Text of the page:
You do have to admit it is curious wording to ensure you match a motor larger than necessary for the pump & design hydraulic conditions. Also, there is no sanity check on just what the hydraulic conditions are to size the motor.

In the paper industry, we often size the pump motor for full curve run-out. Usually this means that the pump power curve does not intersect the impeller curve, down to zero head. The hydraulic conditions are assessed, so that we don't put a 200kW motor on a pump that can never develop more than 100kW of load based on physical piping configuration, bypass valves or startup/shutdown conditions.

The reason for a specification like this is the writer's previous experience with a design engineer's poor anticipation of possible operating conditions the pump will encounter.

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#6
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Re: Non Overloading Impeller

09/27/2016 4:12 AM

Not clear what you're saying. If you're sure the system curve will keep the absorbed power within a certain range (eg there's no chance of it running out to low head/high flow condition) in principle you could base motor power on that. But he has client's spec to meet.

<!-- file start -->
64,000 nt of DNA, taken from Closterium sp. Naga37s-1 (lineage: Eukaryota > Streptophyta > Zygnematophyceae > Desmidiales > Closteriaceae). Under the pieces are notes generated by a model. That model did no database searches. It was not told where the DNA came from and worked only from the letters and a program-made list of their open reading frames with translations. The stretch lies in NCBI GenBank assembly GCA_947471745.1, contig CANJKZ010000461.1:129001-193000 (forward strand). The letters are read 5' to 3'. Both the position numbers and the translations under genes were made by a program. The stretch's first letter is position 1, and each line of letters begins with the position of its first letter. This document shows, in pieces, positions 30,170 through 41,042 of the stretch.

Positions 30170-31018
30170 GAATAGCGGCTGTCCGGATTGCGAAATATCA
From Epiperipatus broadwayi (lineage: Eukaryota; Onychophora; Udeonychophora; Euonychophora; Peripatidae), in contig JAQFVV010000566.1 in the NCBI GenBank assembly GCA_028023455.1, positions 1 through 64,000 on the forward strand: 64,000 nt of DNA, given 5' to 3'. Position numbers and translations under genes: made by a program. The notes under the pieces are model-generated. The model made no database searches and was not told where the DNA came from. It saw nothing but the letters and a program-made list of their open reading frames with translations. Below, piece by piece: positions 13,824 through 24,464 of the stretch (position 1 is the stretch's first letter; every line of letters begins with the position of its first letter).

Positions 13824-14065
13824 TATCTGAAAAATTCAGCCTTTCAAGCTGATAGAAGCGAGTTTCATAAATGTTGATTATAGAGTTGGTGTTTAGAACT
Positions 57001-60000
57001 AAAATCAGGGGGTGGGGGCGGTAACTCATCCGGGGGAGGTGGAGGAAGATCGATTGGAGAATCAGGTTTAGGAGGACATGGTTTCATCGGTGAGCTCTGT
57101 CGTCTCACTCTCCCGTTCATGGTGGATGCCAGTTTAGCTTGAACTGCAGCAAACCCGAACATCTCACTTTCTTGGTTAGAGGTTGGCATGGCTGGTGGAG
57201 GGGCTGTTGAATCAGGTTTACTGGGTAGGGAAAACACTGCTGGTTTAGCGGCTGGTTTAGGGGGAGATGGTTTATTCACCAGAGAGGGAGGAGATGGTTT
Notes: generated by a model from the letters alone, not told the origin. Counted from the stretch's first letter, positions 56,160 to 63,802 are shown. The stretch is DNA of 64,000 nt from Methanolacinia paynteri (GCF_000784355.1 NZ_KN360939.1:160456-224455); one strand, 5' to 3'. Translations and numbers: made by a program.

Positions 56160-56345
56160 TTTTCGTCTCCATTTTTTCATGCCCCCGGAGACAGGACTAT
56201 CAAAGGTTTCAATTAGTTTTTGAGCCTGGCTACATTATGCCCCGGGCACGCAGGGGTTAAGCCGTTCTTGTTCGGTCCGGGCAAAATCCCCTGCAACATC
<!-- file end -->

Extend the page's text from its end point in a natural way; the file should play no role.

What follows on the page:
And in your example you use runout conditions. If 100kW pump power is maximum, even under these conditions, why would you consider a 200kW motor?

Also not all pumps have rising power with rising flow/falling head. Some axial and mixed-flow pumps have opposite characteristic, sometimes with a sharp increase in absorbed power close to shut-off.

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#7
In reply to #6

Re: Non Overloading Impeller

09/27/2016 9:44 AM

That's exactly what I'm saying, use some common sense.

As an example, if your feed pump has 60 meters of static head on the discharge before it gets to the drum, no need to size the motor for pump flow below 60 meters of head, plus friction loss. (curve run-out, in the U.S.)

Why the spec would call it some name that looks like a special impeller design, rather than an application parameter limitation also tells you something about the technical competence of your future client, and you should adjust your contingencies appropriately.

It doesn't sound like an axial or mixed flow pump would be a good selection for boiler feed pump, so not sure why you even mention, but a good point for general use. I usually see multi-stage double suction centrifugal pumps, with bypass piping to cover low flow high head operation.

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#8
In reply to #7

Re: Non Overloading Impeller

09/27/2016 10:16 AM

Agreed, if he's sure the delivery head won't fall below a certain figure, he can use that, provided he can get it past the spec, or re-educate the client! I wouldn't know, but he might have to be careful of start-up or test conditions, when the head might be lower.

I was making a general comment about axial or mixed flow pumps, wasn't suggesting they'd be suitable for boiler feed. Usually they're for high flow/low head applications, as I'm sure you know.